How Podcasting Pushes the Boundaries of Traditional Storytelling
Jarrod Watt, SCMP’s specialist digital production editor, explains it all. By Marianna Cerini
There’s nothing ‘new’ about new media for Jarrod Watt. For the past two decades, the SCMP’s specialist digital production editor has been working across video, text, sound, and digital as a multi-platform reporter and editor in both his native Australia and Hong Kong. Today, he produces some of the publication’s most popular podcasts – including “Inside China”, “Eat Drink Asia”, “Behind the Story” and “Asia Briefing” – and continues to push the boundaries of traditional storytelling.
How did you get into multimedia journalism?
Jarrod Watt: I studied journalism at RMIT University in Melbourne, and got my first job in community radio at a station called 3RRR. My first time reading the news was to announce the end of communism – I still remember the speech by [then Soviet politician] Mikhail Gorbachev. That job fuelled my interest in 21st-century media – that’s where I learned how to multitask as a journalist and cover different roles.
After that first stint in the recording studio, I spent the 1990s working in newspapers and magazines in Melbourne. Then, in 2000, I joined the Australian Broadcasting Corporation (ABC) as a multimedia reporter. I shot videos, ran the website, and produced radio stories. I spent 11 years at ABC, working my way up from field reporter to state editor.
At what point did you join the SCMP?
JW: In 2015, I moved to Hong Kong and joined the SCMP as deputy online editor. Eventually, I was asked to head the Special Digital Production unit, working on 360-degree projects including podcasts, which we started 2.5 years ago.
Initially, we found people around the office and asked them to come and read their stories [for the podcast]. We wanted to see if there was an audience for long-form audio features. Turns out, there was. We then started training people and grew from there, developing new podcast concepts and trying different formats.
Podcasts have become immensely popular. Why do you think that is?
JW: Podcasts have opened up this idea that you can access information without having to physically hold a paper or scroll a website. You could be driving, working out, running errands, and still be able to listen to stories and deep-dives without any interruption. They offer a seamless approach to media consumption and modern-day storytelling.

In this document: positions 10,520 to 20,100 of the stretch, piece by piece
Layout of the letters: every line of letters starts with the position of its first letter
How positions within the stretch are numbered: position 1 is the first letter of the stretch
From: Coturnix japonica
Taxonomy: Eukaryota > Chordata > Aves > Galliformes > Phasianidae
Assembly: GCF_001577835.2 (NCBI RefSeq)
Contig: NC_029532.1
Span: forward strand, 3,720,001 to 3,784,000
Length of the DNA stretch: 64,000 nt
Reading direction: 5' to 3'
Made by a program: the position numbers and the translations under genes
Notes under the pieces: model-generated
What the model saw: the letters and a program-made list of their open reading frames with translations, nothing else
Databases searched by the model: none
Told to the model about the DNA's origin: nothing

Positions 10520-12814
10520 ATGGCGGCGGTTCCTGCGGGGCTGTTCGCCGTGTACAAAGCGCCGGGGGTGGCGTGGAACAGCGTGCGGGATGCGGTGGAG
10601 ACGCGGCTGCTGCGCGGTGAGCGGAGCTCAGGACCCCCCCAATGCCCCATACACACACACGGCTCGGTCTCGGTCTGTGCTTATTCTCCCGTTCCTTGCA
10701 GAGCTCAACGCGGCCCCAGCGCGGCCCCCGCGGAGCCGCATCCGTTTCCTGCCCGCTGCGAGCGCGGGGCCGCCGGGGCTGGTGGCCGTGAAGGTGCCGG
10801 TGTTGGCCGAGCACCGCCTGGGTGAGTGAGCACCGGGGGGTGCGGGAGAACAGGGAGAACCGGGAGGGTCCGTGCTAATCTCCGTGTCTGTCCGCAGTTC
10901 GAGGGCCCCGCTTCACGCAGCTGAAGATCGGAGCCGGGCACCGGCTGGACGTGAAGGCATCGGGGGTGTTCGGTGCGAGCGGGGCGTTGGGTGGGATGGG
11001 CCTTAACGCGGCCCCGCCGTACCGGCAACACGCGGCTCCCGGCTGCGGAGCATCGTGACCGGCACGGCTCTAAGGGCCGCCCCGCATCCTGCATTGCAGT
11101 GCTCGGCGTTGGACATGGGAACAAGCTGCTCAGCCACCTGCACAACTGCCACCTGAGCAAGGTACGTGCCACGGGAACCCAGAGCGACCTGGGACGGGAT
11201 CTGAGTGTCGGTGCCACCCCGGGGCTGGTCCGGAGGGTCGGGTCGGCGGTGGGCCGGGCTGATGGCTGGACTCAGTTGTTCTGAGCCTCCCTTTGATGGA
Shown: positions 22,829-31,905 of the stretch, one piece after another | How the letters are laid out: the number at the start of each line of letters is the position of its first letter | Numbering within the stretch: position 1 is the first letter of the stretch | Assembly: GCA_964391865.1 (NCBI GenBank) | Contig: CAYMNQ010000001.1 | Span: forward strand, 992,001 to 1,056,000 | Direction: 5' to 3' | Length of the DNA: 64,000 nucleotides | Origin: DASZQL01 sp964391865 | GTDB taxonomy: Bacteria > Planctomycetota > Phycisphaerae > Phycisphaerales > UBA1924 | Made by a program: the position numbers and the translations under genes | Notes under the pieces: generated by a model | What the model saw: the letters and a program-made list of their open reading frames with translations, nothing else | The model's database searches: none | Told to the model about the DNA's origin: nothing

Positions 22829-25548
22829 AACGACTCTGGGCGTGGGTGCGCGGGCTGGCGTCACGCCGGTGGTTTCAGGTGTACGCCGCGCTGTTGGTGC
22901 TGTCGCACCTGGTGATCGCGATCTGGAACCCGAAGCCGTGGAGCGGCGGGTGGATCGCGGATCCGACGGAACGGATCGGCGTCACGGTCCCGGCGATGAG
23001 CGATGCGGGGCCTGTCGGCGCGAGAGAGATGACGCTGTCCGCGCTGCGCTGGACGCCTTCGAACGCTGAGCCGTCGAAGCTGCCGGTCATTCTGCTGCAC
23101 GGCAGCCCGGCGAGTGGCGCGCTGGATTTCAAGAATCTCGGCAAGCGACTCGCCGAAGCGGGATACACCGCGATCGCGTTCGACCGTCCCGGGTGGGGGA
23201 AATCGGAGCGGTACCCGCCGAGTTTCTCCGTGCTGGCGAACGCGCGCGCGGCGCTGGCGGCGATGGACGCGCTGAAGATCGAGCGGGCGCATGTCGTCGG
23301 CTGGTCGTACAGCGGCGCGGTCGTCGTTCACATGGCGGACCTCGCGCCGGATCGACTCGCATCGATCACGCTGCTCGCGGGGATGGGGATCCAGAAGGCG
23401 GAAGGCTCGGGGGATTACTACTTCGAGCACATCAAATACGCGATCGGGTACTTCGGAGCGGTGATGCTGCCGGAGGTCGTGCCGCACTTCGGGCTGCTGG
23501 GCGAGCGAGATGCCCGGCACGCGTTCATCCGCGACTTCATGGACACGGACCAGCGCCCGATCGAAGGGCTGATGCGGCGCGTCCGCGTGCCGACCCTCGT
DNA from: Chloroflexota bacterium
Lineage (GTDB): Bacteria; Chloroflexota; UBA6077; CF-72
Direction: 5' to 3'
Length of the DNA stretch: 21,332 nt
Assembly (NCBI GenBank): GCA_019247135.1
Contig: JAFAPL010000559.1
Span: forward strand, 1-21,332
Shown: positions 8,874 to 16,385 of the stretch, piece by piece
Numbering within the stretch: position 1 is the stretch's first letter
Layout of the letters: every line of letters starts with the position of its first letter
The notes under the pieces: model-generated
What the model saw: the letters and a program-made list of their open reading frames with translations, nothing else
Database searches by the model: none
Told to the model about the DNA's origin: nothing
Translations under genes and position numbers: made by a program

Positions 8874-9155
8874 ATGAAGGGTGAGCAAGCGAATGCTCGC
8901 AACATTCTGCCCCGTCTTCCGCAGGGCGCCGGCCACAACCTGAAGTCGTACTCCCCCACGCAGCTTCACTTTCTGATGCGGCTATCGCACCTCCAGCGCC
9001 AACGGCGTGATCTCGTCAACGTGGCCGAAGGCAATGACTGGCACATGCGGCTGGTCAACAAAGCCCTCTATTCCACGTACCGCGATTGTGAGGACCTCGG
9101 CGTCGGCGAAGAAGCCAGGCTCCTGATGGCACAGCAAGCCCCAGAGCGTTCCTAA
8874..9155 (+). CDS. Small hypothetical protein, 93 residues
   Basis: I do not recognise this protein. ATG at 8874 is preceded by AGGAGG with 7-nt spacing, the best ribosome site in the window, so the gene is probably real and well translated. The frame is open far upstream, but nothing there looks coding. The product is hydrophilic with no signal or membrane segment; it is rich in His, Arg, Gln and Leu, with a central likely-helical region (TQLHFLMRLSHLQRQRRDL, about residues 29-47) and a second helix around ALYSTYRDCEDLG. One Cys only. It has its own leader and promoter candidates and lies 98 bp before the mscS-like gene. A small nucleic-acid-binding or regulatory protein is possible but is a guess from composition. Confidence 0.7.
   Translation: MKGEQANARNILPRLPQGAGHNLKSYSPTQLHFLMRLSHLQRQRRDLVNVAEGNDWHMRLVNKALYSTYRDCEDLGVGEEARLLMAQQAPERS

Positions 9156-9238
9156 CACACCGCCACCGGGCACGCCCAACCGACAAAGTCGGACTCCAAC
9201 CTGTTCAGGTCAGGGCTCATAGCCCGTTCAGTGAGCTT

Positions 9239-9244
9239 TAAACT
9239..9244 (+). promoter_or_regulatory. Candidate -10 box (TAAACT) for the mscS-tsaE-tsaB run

What do you think makes your podcasts different?
JW: The diversity we showcase. Instead of your typical radio voices, the SCMP’s podcasts really sound like Hong Kong – we have people and accents from all over and we reflect the city’s multiculturalism. I am also proud of the fact that we cover Asia so extensively, and across so many different perspectives. It’s not something many other podcasts do.
Our hosts are predominantly women, which I think gives us a real edge in the sector. We have Bernice Chan and Alkira Reinfrank at “Eat Drink Asia”, Mimi Lau and Kinling Lo at “Inside China” – it’s a real point of pride and difference.
Which audio stories have really challenged you?
JW: An interview we did with a construction worker in Shenzhen who was dying of silicosis [a type of lung disease] is one of the most confronting and emotional recordings I have ever listened to. Editing it in a way we could do justice to his story was an intense, compelling process.
We also did a series on the [US-China] trade war last year, which was tough but rewarding. Tariffs are boring, and we really wanted to create something more engaging. So we approached the issue through six items – bicycles, washing machines, solar cells, trucks, handbags and salad spinners – examining what they could tell us about the state of trade.
What’s fueling multimedia in journalism?
JW: The advent of the iPhone has perhaps been the greatest game-changer in terms of multimedia journalism. Then of course social media and live streaming. Things like Facebook Live have revolutionised the way we do radio, broadcast and produce audio stories.
Podcasts have brought a new dimension to newsrooms, and I think that’s only going to keep expanding. I think audio will keep reaching new standards, as will the way we tell stories, blending VR, videos, and digital technologies. It’ll be interesting to see how AI could fit within the field – if, say, someone developed an AI system that could do live translations… that could be another game-changer.
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